For many, going it alone is the ultimate career dream. Gone are the days when a rigid 9-5 structure ties you back; you are your own boss, and you can do whatever you want (within reason, of course).

However, preparing for that last ’employed’ day is daunting. This is the point where all guarantees turn on their head, and you’re left to your own devices. 

As we’ve seen over the last couple of years, an increasing number of people have decided to bite the bullet and carve out that self-employed life. If you are considering jumping into this category, let’s look at some of the ways you can prepare. 

Get your finances in order

One of the biggest concerns for those making the switch to self-employment is the security of their finances. This is especially relevant in the early stages when your income may be sporadic.

There are a few things you can do to help ease this transition. Firstly, make sure you have a solid savings cushion to fall back on. Secondly, make sure you understand your monthly expenses and what you need to cover them.

This isn’t just about creating a safety net for you and your family; it’s about giving your business the best chance possible of benefiting from sound, strategic decisions. After all, if you know that you simply have to earn ‘x’ amount in your first month of trading, you will make rash decisions from the outset.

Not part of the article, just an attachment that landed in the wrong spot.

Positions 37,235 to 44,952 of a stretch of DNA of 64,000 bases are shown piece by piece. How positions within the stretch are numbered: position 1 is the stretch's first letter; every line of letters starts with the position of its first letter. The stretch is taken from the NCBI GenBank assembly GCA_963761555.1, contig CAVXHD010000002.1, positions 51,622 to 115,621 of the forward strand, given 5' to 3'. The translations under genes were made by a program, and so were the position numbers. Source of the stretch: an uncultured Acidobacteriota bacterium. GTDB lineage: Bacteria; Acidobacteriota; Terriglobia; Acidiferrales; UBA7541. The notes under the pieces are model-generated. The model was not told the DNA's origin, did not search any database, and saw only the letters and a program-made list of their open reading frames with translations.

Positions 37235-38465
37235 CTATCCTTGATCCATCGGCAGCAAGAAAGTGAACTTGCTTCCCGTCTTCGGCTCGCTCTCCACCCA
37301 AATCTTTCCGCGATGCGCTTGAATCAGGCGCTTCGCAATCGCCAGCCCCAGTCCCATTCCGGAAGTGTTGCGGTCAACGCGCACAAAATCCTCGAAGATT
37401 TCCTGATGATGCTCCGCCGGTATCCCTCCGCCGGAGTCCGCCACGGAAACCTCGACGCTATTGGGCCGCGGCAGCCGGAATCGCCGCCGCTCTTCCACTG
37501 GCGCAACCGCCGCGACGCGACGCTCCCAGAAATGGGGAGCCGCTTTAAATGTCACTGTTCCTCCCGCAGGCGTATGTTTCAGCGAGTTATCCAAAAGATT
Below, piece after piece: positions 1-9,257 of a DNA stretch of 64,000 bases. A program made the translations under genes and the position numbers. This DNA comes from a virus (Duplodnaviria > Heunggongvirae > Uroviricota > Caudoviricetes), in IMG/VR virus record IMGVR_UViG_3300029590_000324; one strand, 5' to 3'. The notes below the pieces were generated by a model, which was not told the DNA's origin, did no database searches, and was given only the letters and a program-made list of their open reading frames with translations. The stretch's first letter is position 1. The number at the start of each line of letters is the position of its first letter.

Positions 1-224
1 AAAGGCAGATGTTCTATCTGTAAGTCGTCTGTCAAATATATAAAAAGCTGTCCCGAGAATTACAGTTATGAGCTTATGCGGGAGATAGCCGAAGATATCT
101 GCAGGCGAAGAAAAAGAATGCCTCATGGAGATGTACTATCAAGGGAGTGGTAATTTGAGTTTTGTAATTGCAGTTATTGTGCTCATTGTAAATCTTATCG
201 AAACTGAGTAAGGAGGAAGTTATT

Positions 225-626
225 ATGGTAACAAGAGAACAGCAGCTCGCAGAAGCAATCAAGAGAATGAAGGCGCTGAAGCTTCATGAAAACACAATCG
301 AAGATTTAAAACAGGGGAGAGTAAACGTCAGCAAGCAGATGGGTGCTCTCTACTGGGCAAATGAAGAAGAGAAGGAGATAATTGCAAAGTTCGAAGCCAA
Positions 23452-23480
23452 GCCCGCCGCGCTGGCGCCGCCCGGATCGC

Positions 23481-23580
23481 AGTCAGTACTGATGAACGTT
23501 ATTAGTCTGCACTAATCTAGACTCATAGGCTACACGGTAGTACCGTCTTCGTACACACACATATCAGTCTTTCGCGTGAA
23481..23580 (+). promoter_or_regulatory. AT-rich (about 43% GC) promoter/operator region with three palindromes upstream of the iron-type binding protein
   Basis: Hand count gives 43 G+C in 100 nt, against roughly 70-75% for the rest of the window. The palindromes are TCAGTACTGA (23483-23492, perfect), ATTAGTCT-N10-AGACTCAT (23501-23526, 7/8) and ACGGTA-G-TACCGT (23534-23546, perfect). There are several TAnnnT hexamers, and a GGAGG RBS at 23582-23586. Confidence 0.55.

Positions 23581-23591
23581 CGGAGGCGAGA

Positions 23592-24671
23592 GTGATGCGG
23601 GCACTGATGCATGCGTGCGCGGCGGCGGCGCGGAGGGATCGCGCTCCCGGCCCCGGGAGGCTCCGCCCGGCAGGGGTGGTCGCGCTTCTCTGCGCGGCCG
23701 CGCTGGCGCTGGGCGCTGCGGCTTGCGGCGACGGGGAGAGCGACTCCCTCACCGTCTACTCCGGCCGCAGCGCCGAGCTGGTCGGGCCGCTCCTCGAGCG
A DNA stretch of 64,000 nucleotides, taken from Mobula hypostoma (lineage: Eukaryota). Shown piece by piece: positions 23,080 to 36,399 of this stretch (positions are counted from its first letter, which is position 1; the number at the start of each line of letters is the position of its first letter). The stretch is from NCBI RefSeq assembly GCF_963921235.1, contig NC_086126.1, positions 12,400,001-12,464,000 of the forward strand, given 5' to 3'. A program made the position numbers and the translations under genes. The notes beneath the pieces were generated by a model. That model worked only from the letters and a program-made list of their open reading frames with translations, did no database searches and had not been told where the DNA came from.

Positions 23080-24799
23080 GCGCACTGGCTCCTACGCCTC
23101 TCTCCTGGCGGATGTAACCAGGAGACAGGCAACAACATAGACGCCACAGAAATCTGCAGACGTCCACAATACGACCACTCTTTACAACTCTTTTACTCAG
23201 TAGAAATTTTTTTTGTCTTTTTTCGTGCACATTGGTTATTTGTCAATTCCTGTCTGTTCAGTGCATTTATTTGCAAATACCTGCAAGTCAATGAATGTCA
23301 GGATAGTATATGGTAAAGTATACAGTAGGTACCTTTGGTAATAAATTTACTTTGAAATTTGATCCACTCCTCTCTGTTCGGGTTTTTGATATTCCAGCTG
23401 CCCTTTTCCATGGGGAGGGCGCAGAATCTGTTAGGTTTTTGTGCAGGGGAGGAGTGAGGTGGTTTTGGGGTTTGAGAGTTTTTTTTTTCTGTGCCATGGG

Set your boundaries

One of the great things about self-employment is that you set the rules. This is your business, and you can mould it into whatever you want. However, it’s important to remember that there are limitations.

Firstly, you need to be realistic about the hours you can work. Just because you’re self-employed, it doesn’t mean you can put in 18-hour days and expect it to be sustainable in the long run. Secondly, you need to be clear about what you are and aren’t willing to do. There will be requests from clients that you’re just not comfortable with – that’s okay, just say no.

Understand your paperwork obligations

As a self-employed individual, you have several different tax and legal obligations. It’s important that you understand these and put the necessary systems in place to ensure you’re compliant.

This includes registering for self-assessment, setting up a company (or becoming a sole trader), and keeping accurate records of your income and expenses. Unfortunately, these are only the basics – and don’t cover all of the specifics that can crop up in various trades. For example, let’s assume you’re going to set up as an accountant. As well as all of the above, you’ll need to pay for your own accreditations and even the relevant bookkeeping insurance.

It probably goes without saying at this point, but research is key.

Don’t fret too much; remember to enjoy the ride

One of the best things about self-employment is the freedom it brings. Yes, there may be some stressful moments in the early stages, but remember to take some time out and enjoy the journey.

This is your business, your dream, and you’re in control. It’s important to remember this and savour the good moments, as they will help you power through the tough times.